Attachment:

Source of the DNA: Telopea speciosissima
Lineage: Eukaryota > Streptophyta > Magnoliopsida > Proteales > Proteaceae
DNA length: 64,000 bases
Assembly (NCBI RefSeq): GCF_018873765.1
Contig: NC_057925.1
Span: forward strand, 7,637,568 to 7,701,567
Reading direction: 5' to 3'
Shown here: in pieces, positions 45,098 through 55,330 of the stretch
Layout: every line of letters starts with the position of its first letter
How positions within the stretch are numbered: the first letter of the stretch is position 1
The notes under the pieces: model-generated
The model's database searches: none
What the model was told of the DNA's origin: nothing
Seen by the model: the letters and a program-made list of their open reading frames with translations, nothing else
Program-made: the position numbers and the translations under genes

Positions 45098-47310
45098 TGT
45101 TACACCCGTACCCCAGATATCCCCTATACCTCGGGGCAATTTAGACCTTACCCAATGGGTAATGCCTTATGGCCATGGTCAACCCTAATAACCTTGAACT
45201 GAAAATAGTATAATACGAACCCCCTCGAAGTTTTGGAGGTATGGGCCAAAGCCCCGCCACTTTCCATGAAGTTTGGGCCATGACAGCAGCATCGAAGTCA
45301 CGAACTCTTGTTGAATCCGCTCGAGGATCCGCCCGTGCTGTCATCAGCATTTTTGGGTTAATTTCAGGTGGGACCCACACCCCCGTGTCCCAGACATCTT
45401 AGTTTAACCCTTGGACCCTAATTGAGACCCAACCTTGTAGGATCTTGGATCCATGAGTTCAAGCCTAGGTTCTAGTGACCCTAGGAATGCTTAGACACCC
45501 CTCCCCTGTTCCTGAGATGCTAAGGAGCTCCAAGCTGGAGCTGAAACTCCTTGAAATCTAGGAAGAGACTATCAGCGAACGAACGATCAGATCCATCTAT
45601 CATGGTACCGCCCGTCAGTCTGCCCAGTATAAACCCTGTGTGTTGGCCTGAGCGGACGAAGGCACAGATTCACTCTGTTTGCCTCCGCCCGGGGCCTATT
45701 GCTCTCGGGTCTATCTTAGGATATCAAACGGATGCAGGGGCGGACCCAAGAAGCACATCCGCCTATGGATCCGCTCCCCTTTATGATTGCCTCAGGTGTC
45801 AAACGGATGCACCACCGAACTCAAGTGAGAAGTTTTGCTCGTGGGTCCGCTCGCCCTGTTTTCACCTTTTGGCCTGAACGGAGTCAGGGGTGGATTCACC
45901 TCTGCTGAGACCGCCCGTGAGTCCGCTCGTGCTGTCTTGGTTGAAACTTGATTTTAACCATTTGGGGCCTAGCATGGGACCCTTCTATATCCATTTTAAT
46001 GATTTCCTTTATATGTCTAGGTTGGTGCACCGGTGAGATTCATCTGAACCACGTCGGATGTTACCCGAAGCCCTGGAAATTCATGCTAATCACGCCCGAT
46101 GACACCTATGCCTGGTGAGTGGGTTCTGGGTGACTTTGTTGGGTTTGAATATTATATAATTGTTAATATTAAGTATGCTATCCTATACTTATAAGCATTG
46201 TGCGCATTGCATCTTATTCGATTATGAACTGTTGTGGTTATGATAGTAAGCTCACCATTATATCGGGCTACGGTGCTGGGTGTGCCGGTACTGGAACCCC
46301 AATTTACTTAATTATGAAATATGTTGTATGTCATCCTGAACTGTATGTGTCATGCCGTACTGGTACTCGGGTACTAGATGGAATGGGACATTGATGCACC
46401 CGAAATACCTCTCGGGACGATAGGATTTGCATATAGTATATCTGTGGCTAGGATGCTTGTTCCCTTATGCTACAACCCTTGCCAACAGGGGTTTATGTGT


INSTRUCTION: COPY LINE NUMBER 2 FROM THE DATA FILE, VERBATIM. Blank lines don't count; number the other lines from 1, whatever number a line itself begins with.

Lineage: Eukaryota > Streptophyta > Magnoliopsida > Proteales > Proteaceae